Costa Rica News -When my friend was forced to climb over a three-metre high wall to gain entrance to our hotel in Tamarindo, Costa Rica, I knew the midnight fire alarm had been a bad omen.
The false alarm had driven all guests at the Sheraton Hotel at Toronto International Airport into the street.
We left the hotel again at 3:30 a.m. for our flight to Costa Rica to find a bottleneck at U.S. customs. We left late and faced another hassle at Tamarindo Airport. The first cab driver I met asked $115 for a 45-minute drive to our hotel on the Pacific Coast. One eventually settled for $20 each.
Beware! Our hotel, rated as “three stars” by three online search engines, didn’t have an office or an onsite manager.
A man, who looked like a long-stay guest and whose large dog was in the swimming pool, showed us to a cramped second-floor room that was my biggest disappointment since Chelsea had failed to call me for tryouts when I was 10.
We were exhausted from lack of sleep and my friend, who had stomach flu, sought only to sleep.
We discovered we had no soap, no toilet paper and, with one mattress nearly at floor level, we slept in our clothes.
At dawn next day, we headed to the four-star Tamarindo Diria Beach and Golf Resort. We had planned to join an Arthritis Society party coming to the hotel the following week for the Tamarindo Marathon.
But we thought the hotel a tad expensive. Approaching the hotel directly at the last minute brought $70 a night off our third-floor, ocean view room with a balcony.
I thought our jinx was over. But it wasn’t.
We went body surfing, a skill I had become proficient at during my hippie days in Cabo San Lucas. But a two-metre-high wave washed me onto sharp rocks and I couldn’t put my feet down.
One wave spun me around and I scratched my back badly on rocks. The tide was retreating, sucking me seawards and we’d been warned about a rip tide.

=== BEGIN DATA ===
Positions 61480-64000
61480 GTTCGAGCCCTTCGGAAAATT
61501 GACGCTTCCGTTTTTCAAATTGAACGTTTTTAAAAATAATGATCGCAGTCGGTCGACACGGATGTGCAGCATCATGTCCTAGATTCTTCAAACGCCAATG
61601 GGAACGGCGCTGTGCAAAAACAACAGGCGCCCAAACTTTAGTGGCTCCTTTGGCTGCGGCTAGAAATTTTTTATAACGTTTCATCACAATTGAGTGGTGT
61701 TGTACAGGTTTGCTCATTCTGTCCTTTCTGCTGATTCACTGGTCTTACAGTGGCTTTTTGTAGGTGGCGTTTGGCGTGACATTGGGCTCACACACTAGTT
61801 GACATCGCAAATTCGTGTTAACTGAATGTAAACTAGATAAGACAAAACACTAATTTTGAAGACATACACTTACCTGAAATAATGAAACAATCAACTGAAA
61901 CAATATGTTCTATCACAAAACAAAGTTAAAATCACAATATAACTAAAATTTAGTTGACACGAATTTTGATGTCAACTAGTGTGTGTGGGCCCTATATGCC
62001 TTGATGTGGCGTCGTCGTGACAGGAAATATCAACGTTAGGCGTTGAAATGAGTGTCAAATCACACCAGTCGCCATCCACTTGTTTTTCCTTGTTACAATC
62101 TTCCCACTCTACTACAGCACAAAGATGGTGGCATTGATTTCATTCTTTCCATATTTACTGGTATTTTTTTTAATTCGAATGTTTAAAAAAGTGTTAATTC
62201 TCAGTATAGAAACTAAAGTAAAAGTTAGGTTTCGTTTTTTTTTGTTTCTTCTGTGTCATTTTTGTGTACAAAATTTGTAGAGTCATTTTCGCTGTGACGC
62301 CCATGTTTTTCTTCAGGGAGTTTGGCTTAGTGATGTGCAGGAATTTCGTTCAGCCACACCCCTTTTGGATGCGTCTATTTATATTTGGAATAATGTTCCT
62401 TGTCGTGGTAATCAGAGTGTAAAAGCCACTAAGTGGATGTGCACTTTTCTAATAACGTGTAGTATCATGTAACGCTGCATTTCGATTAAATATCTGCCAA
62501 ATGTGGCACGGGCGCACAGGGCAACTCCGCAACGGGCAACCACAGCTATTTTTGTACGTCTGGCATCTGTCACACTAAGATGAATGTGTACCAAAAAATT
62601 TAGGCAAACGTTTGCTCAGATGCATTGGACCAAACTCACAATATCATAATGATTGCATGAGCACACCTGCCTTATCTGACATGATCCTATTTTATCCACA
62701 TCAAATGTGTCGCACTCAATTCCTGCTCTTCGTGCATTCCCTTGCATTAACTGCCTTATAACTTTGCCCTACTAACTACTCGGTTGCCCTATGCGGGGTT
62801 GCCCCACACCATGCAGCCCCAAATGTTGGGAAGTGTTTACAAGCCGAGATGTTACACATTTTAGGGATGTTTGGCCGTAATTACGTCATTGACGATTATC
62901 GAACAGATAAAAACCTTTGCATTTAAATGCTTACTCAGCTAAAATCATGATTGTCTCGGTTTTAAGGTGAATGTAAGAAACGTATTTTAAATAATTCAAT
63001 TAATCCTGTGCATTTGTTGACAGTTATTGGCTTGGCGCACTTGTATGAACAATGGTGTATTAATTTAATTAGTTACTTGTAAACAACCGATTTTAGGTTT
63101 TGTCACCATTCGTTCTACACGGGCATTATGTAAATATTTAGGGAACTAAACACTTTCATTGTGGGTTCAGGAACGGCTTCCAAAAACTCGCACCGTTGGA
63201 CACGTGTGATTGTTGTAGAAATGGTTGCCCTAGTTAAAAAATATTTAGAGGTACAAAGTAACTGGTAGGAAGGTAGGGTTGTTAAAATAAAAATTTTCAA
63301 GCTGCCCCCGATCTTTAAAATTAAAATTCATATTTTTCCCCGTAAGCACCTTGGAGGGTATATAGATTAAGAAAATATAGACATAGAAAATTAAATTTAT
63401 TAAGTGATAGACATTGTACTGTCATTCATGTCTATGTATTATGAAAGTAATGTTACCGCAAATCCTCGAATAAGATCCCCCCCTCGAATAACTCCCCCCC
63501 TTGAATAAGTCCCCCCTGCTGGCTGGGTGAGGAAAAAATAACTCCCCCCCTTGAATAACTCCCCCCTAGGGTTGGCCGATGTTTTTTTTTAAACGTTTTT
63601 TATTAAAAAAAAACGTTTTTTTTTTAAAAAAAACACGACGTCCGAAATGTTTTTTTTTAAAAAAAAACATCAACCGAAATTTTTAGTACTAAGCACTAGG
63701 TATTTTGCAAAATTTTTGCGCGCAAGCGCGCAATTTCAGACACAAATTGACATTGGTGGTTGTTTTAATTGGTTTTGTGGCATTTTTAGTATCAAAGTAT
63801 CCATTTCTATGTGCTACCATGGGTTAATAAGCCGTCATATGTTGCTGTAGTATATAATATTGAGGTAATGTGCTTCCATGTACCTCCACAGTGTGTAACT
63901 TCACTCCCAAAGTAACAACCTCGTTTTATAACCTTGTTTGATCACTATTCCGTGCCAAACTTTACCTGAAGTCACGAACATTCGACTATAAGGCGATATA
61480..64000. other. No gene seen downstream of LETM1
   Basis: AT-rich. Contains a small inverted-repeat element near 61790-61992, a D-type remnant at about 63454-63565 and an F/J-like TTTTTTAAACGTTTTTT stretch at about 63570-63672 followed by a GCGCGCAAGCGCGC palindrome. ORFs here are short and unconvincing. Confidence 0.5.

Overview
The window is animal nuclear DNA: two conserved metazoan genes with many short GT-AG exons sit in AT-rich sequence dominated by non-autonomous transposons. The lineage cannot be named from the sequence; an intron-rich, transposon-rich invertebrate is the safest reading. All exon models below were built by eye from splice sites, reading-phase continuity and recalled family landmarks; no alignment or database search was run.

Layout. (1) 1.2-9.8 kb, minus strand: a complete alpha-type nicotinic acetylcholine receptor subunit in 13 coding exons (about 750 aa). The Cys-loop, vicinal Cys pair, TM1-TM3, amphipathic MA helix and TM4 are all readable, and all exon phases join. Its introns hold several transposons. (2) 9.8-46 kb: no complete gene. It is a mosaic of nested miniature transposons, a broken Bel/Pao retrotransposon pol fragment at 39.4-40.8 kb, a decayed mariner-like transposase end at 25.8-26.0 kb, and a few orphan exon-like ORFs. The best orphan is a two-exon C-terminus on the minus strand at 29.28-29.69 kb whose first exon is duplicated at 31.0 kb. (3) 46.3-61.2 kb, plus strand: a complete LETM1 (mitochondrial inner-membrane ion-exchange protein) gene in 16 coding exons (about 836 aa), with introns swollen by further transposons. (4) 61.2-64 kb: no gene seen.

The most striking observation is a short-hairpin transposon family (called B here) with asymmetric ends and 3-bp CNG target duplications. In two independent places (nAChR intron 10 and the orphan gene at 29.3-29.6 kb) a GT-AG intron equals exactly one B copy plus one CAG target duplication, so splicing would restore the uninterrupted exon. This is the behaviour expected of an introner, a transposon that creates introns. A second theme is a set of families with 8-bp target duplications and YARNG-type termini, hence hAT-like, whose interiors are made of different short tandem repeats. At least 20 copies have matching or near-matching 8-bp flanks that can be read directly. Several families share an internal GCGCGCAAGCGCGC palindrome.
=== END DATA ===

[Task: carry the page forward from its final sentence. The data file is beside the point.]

When the waves crashed over my head, I pulled myself shorewards on the rocks. I hung on and sought air as the water retreated. I eventually crawled out onto the shore on my hands and knees.
“Lucky no shark saw me floundering,” I said to a man offering surfboard lessons at our resort entrance.
He replied: “Costa Rica has had two shark attacks in 15 years. But don’t swim in the river estuary on the bay. Crocodiles feed there.”Heart-warming momentsTeam Cayouette from Labrador is the largest running party from one family I have travelled with overseas in 14 years of supporting the Arthritis Society.
Sixteen members of the family from across Canada flew to Tamarindo to cheer on Labrador City’s Melanie Cayouette Saturday when she ran the 21-kilometre half marathon here Sunday.
“My late father left me some money and I decided the best thing to do with it was to invite the family on a vacation to support Melanie,” said Melanie’s mum Charlotte Cayouette, also from Labrador City.
Melanie’s brother Jerome Cayouette and his wife Roxanne from Edmonton were on the team that turned up at the pasta-loading dinner in black Team Cayouette T-shirts proudly bearing the words Grand Pa Pa.
“I ran this race on the 10th anniversary of the Flanders Field full marathon I ran in Belgium,” said Melanie. “I ran in honour of my grandfather and father, who suffered from arthritis.”
Getting a four-man motorcycle escort over the finish line for being the last runner was Yannick Simard, 41, from Montreal, who clocked 6:11.
“He overtook another runner right at the end, but the escort had already decided he’d be last in before he made his final effort,” said Simard’s wife Melanie Leclerc.
Leclerc, 32, has rheumatoid arthritis and ran the first 10.5 km before walking the remaining 31.7 km.
“Yannick was ready to quit twice,” she said. “But he kept going because he knew I had.”
Lori Burnell, who completed the five-km course along the beach with Sandy Allen, has lost more than 45 kilos since the Revenue Canada duo from Summerside, P.E.I., began looking for a healthier lifestyle two years ago. “My next goal is the 10-km,” said Burnell.
Calgary’s Ron Allan, 74, a 24-year RCMP veteran, announced his retirement after finishing the half marathon in 3:22. “The course had rolling inclines and my right knee won’t take it anymore,” he said.
A party of some 42 runners representing Canada’s 10 provinces ran the marathon and related races in Tamarindo, raising $170,000 for the Arthritis Society.
BY NICK LEES, EDMONTON JOURNAL